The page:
House bill aims to gouge the gougers


Zack Jackson

House bill aims to gouge the gougers

By Blaise Mesa

To crack down on price gouging and provide millions of Illinoisans better access to life-saving medical prescriptions, a proposed Illinois House bill would impose punishments on companies that unjustly raise their prices.

The Illinois Generic Drug Pricing Fairness Act defines price gouging as a 30 percent or more price increase within one year, 50 percent or more within three years or 75 percent or more within five years. However, not every increase in price would be considered price gouging. 

Companies have a limited time to prove the increase in cost was justified before being taken to court, said state Rep. Will Guzzardi, D-Chicago, who introduced House Bill 4900 Feb. 14. 

“There is not always a lot of competition out there,” Guzzardi said. “If one company raises prices, it’s not always the case where you can get it somewhere else, even with generic drugs.” 

The bill would also grant Illinois’ attorney general authority to punish pharmaceutical companies who price gouge. 

The penalties include fines up to $10,000 per violation, restitution to patients who paid the increased prices and the ability to make them sell the medication at the pre-hike price, according to Guzzardi. 

The bill covers three categories: generic, off-patent drugs, which have expired patents leading to approval of a generic drug, and delivery devices such as EpiPens or  inhalers, according to Guzzardi. 

The bill passed the Human Services Committee, 7–5, Feb. 28 and is waiting to be called for a full House vote, according to state legislative records. 

For some families, unexpected and unwarranted increases to medication prices could cause a variety of serious problems, said Ally Dering-Anderson, clinical associate professor in the Department of Pharmacy Practices at the University of Nebraska Medical Center.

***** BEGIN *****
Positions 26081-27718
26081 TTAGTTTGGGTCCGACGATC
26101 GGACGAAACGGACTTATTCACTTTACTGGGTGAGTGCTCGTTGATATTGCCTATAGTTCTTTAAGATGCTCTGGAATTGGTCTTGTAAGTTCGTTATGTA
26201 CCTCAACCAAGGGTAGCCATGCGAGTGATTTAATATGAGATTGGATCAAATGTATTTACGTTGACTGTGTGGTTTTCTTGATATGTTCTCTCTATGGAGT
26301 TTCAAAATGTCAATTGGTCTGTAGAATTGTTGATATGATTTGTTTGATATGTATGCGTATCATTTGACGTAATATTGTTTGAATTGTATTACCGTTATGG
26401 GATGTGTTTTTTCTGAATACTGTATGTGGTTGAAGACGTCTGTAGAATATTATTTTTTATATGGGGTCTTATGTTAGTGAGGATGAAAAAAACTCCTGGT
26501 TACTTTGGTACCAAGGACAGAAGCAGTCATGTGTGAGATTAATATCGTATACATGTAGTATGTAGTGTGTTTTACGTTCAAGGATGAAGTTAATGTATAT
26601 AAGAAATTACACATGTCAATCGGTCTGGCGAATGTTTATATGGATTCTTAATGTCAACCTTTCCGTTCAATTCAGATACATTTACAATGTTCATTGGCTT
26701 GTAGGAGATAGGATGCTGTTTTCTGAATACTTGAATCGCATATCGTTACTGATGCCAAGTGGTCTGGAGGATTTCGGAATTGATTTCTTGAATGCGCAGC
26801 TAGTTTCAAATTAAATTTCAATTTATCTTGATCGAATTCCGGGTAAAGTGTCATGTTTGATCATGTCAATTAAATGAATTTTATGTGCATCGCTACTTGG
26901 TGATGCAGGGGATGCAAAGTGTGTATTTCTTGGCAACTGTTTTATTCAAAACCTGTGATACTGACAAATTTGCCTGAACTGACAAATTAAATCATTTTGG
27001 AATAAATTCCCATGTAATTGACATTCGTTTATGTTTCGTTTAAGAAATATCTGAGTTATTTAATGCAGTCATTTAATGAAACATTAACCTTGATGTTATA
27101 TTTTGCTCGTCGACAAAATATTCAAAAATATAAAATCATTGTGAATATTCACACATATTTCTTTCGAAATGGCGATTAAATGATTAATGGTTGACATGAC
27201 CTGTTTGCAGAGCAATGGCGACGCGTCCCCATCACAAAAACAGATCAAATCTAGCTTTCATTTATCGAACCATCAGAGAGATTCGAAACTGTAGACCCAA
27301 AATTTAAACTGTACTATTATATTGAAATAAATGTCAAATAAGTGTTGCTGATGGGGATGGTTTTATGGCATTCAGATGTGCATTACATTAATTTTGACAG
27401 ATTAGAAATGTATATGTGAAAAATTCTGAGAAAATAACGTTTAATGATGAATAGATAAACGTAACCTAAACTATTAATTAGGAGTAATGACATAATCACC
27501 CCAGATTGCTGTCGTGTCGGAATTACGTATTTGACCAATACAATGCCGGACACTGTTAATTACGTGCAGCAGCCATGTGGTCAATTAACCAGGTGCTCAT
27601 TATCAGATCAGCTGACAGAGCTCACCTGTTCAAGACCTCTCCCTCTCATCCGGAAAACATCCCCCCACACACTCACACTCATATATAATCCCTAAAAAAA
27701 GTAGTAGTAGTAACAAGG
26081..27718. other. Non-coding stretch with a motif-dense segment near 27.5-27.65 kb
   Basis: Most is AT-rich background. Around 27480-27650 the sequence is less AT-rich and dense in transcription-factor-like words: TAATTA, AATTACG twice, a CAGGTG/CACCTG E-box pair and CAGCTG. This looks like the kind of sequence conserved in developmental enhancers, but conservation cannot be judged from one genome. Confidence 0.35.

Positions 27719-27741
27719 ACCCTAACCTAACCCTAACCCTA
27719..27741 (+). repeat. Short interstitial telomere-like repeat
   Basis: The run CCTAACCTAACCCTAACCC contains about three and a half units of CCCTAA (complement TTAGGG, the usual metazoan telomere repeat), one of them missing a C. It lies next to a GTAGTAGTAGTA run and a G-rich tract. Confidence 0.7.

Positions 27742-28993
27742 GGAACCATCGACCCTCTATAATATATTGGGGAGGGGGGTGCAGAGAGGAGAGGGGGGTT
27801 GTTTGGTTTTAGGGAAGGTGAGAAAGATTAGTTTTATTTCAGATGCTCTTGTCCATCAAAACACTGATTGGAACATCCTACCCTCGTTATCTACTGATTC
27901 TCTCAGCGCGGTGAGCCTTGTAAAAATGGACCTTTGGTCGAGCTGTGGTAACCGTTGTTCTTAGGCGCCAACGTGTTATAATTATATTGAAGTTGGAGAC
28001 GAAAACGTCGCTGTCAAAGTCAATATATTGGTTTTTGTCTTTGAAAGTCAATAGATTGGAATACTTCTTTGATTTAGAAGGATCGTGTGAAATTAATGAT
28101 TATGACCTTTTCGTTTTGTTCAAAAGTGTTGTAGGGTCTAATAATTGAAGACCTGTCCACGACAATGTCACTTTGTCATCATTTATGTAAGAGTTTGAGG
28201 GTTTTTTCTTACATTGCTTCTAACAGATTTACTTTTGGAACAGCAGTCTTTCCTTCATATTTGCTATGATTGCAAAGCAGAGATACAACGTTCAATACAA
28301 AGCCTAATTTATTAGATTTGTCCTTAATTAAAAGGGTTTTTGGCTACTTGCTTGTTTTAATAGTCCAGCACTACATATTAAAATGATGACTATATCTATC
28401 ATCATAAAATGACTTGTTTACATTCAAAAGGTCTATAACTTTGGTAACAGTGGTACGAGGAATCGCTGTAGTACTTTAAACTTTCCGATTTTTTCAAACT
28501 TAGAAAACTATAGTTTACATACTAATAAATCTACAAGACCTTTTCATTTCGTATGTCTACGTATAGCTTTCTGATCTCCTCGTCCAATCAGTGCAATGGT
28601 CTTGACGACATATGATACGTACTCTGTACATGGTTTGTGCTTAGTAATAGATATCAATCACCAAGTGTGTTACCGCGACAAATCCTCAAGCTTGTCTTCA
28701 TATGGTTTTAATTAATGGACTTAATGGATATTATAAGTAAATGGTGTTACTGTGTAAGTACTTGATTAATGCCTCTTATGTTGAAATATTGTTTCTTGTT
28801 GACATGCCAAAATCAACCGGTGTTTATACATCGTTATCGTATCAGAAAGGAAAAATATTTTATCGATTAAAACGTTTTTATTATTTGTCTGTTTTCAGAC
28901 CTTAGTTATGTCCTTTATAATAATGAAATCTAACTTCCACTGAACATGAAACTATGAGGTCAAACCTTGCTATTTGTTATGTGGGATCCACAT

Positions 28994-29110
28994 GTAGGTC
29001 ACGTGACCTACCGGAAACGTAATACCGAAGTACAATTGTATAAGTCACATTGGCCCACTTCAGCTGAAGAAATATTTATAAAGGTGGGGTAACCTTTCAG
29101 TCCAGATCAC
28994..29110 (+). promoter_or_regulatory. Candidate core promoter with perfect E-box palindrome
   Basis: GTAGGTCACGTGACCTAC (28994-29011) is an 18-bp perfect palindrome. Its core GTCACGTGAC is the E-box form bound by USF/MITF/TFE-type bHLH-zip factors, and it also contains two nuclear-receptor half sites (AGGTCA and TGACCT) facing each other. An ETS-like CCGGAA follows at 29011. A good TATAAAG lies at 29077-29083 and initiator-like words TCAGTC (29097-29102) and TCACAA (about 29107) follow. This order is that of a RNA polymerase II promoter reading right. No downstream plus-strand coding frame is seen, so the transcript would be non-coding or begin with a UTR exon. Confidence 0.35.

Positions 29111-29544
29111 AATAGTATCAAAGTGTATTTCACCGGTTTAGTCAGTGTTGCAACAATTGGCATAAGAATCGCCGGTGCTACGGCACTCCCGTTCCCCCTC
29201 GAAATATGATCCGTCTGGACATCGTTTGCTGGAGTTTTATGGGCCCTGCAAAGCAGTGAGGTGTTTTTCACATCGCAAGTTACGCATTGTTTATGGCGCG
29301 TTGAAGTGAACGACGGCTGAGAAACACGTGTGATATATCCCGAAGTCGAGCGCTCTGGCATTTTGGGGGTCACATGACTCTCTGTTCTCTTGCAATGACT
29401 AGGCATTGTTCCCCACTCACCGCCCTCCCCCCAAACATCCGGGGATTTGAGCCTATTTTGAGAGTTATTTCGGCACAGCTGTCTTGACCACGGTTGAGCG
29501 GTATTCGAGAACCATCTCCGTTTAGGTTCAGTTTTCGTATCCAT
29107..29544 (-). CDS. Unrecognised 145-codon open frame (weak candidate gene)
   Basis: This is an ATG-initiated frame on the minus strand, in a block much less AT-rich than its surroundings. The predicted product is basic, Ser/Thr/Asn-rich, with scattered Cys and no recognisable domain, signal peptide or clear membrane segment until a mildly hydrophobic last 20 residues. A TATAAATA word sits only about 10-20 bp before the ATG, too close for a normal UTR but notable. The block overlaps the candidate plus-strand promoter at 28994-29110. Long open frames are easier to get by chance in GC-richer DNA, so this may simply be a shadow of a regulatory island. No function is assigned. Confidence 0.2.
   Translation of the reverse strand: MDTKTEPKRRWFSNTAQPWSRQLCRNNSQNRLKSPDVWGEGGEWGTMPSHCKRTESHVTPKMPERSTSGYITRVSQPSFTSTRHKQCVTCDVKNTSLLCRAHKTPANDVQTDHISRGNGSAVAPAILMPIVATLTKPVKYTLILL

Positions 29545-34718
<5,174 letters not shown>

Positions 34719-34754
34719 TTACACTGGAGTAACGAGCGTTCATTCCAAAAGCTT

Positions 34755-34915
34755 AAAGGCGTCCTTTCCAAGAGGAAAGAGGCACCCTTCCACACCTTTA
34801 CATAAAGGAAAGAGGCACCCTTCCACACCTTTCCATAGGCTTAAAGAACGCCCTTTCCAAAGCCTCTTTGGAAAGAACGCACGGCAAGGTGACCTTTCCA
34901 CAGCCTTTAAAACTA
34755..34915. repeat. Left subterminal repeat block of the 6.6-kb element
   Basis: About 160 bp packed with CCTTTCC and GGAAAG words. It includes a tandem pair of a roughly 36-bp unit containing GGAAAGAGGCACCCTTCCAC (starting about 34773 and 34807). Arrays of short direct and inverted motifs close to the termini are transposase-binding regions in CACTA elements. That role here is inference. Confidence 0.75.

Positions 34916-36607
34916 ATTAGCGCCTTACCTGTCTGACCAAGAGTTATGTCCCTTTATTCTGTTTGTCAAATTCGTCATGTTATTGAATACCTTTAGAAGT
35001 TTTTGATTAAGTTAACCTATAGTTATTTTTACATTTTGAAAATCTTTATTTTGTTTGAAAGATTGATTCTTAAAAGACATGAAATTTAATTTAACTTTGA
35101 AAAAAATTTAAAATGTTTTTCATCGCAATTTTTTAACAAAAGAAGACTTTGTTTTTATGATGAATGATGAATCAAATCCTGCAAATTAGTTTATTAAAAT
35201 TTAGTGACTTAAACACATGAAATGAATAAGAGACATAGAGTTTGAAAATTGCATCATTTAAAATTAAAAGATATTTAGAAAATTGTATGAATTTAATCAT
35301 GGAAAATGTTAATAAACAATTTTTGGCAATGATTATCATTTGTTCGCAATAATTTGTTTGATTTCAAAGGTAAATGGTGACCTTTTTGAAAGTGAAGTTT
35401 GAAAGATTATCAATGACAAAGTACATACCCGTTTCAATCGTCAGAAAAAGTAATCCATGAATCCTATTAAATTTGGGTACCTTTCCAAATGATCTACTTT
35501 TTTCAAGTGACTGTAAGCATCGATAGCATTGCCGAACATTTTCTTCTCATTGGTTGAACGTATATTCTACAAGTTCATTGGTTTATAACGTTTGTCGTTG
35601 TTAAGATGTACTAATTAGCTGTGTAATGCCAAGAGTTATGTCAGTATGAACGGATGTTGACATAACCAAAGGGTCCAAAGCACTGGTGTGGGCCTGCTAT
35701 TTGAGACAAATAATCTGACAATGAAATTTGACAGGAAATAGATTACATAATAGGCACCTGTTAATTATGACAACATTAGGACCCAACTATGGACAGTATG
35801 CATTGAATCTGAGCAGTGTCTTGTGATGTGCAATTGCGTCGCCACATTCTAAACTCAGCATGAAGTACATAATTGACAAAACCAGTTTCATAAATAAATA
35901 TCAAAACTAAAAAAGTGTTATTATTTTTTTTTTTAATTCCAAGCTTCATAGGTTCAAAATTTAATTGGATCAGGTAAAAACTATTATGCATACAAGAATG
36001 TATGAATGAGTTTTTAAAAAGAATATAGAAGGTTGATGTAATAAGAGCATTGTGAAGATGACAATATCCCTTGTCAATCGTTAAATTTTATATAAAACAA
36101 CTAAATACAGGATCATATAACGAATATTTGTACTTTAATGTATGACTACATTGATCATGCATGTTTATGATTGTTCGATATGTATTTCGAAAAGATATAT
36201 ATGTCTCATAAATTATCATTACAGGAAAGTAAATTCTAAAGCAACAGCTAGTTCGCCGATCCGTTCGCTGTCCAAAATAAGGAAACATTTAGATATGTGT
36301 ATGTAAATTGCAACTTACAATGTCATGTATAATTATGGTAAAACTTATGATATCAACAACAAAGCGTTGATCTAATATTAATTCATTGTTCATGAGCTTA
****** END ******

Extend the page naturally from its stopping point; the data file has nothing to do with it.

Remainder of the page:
If a drug costs 9 cents one day, then $200 the next, there is no way families can adapt or budget for that. That can force families to make difficult decisions on whether they fill their prescription or pay their bills, she said. 

“Can price gouging [actually] kill people? Not directly,” Dering-Anderson said. “But you don’t have to go far to find the connection.”

The bill would provide benefits to more than just patients who use prescribed medication, Guzzardi said. It could help the state balance the budget because companies who unjustly raise prices on patients increase the state’s contribution to Medicare.

Price gouging is not a new problem, and the U.S. has seen some pretty extreme cases over the years, said Ana Santos Rutschman, Jaharis faculty fellow in Health Law and Intellectual Property at DePaul University. Bills like this are overdue and showcase even less egregious price gouging  cases, she added.

Both Rutschman and Dering-Anderson applaud the bill’s  ability to shine a spotlight on companies who are unethically raising prices. But they are afraid the bill lacks the teeth to deter and punish large pharmaceutical companies and prevent future instances of price gouging.

However, Guzzardi is confident the bill has the power to deter companies from price gouging. 

“We are not going to cater to the objections of [the pharmaceutical] industry that wants to continue gouging consumers without any regulations at all,” Guzzardi said. “We believe the Illinoisans who rely on these prescription medications are more important than drug companies who are trying to pad their pockets.”